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A Whole Lotta Training Going On

I read three daily newspapers and subscribe to a news aggregator service, so I feel that I have my finger on the pulse of not only daily events, but trends over time (at least as reported by the media).  And although it seems to be feast or famine reporting as to how fast the economy is recovering, one thing that has really struck me is the number of articles discussing workforce training.

For a very long time, there were rumblings about the inadequacy of workforce training being provided to job seekers.  In fact, I was once one of the rumblers.  But given the articles I’ve been reading over the last year, it seems there’s a whole lot more training taking place, nowadays, as the economy rebounds. Employers are hiring again.

I’m sure some of this workforce training is very good, but I can’t say for sure. I’ve seen an increased interest in certificates and credentials over the last several years, and I believe they can be useful as standards for workforce readiness.  Employers need assurances that job applicants have the skills they require for their operations. Especially manufacturers.  Manufacturing has changed a great deal over the last decade with fewer factory floor workers and more high-skilled technicians and engineers.  The accelerated use of robotics, operational automation, distributed markets and suppliers, and cloud-based technology has turned manufacturing from a labor-intensive sector to a knowledge-driven one.  Manufacturing job applicants must now have a strong STEM education background and an understanding of topics such as materials engineering, CAD, energy management, computer programming, simulation, electronics and hydraulics.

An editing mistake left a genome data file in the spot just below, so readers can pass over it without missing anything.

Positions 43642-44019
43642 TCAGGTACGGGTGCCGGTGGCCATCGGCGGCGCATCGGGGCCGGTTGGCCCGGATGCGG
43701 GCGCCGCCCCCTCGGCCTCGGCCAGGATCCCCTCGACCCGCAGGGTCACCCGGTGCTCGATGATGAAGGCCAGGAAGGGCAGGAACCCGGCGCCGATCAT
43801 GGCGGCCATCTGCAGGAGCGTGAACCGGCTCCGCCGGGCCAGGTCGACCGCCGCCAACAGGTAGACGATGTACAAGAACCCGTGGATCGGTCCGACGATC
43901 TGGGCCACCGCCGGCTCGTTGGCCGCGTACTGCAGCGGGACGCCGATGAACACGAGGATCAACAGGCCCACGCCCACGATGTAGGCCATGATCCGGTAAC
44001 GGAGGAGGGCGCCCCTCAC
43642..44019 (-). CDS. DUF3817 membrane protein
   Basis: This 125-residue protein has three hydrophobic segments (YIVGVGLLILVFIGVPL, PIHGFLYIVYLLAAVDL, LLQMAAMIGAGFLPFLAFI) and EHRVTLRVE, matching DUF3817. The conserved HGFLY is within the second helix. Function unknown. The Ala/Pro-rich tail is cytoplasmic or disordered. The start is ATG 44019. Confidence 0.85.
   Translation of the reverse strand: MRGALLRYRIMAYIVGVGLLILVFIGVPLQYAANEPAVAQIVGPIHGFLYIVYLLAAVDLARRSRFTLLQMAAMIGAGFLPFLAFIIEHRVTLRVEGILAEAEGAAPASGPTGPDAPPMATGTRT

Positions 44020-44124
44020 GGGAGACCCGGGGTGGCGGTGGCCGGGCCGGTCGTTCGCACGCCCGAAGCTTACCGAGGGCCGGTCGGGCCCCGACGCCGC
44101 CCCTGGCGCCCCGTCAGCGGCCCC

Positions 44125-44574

It’s often difficult to parse through the various degrees, certificates and certifications handed out in order to understand which ones are reliable indicators of skills.  Many are good, some maybe not so good, but the proliferation of them makes it hard to know.

However, one national set of standards and credentials, backed by the National Skills Standards Board, is Manufacturing Skill Standards Council’s (MSSC) certified production technician and logistics technician awards.  A founding partner in The Manufacturing Institute’s Skills Certification System  MSSC provide courses, training, textbooks, benchmarks and diagnostics, and awards for their curricula and testing. They have over 600 authorized instructors and 340 test sites in 38 states. They’ve awarded 38,000 credentials to date.

The magic in credentialing is that there is no magic. Manufacturers must be explicit about the knowledge, skills and abilities they want in an employee and must work with education and training providers to be clear about human capital demand and supply. Here at NIST MEP, we encourage MEP center partnerships with workforce investment boards and community colleges. Our feeling is that it’s never too early to plan your investments – whether they are in new technology platforms, new processes or new workforce skills.

About the author

Stacey Wagner

Guest blogger Stacey Jarrett Wagner has more than 20 years of experience in workforce development, conducting research and providing strategic thinking and technical assistance on workforce development issues.

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